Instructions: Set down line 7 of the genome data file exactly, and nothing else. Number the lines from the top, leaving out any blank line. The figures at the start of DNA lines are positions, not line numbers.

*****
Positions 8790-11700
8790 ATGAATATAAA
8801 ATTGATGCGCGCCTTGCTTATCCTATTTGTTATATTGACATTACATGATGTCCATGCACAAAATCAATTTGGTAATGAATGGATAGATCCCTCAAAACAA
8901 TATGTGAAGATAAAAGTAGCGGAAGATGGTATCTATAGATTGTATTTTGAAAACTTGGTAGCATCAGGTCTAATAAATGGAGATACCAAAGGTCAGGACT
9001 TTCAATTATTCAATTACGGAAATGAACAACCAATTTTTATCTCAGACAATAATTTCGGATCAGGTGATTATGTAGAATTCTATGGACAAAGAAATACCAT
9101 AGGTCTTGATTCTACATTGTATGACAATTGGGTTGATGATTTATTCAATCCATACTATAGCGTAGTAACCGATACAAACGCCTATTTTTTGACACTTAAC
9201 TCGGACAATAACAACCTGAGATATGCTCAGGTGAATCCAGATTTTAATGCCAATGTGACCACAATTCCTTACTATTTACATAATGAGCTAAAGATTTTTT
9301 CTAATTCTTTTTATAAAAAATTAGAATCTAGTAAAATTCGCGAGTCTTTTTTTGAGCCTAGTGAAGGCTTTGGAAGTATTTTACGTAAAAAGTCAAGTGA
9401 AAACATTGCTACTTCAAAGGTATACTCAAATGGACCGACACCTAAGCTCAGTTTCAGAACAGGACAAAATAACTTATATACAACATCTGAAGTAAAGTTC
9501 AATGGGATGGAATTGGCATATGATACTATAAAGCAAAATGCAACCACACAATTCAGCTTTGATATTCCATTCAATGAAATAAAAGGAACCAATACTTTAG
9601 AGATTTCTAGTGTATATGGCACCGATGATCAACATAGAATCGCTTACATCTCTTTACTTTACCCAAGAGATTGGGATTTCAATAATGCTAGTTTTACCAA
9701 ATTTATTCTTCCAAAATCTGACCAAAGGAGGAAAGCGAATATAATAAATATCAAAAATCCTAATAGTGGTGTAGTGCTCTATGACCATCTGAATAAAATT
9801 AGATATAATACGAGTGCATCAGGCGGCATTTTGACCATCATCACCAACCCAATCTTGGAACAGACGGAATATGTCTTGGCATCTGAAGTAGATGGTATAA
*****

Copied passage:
9201 TCGGACAATAACAACCTGAGATATGCTCAGGTGAATCCAGATTTTAATGCCAATGTGACCACAATTCCTTACTATTTACATAATGAGCTAAAGATTTTTT